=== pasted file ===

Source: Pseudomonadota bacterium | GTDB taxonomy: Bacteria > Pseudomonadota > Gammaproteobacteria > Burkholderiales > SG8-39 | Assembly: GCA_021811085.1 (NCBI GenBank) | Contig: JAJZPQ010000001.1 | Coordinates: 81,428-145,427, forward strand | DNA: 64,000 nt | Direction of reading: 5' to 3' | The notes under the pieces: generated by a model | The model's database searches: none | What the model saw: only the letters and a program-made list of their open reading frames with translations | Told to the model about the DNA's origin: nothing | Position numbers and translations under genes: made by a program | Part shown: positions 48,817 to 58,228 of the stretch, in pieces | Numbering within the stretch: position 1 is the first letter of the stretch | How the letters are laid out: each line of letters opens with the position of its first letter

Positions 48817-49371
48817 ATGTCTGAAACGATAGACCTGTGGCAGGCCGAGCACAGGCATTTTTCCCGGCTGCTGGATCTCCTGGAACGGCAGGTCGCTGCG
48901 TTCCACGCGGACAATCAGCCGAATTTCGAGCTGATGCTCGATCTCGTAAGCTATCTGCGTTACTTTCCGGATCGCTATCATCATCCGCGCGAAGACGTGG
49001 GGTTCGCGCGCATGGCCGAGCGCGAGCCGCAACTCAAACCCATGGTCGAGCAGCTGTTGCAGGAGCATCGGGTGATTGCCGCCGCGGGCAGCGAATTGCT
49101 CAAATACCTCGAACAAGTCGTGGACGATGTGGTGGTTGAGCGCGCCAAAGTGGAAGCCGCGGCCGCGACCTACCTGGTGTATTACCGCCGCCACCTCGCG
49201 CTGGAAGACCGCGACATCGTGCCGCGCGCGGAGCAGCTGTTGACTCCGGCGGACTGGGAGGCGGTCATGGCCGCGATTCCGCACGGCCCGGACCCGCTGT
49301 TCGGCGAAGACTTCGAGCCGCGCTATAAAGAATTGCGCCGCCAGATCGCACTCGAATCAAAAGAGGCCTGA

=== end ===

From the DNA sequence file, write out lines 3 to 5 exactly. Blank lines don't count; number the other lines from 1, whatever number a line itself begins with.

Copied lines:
48817 ATGTCTGAAACGATAGACCTGTGGCAGGCCGAGCACAGGCATTTTTCCCGGCTGCTGGATCTCCTGGAACGGCAGGTCGCTGCG
48901 TTCCACGCGGACAATCAGCCGAATTTCGAGCTGATGCTCGATCTCGTAAGCTATCTGCGTTACTTTCCGGATCGCTATCATCATCCGCGCGAAGACGTGG
49001 GGTTCGCGCGCATGGCCGAGCGCGAGCCGCAACTCAAACCCATGGTCGAGCAGCTGTTGCAGGAGCATCGGGTGATTGCCGCCGCGGGCAGCGAATTGCT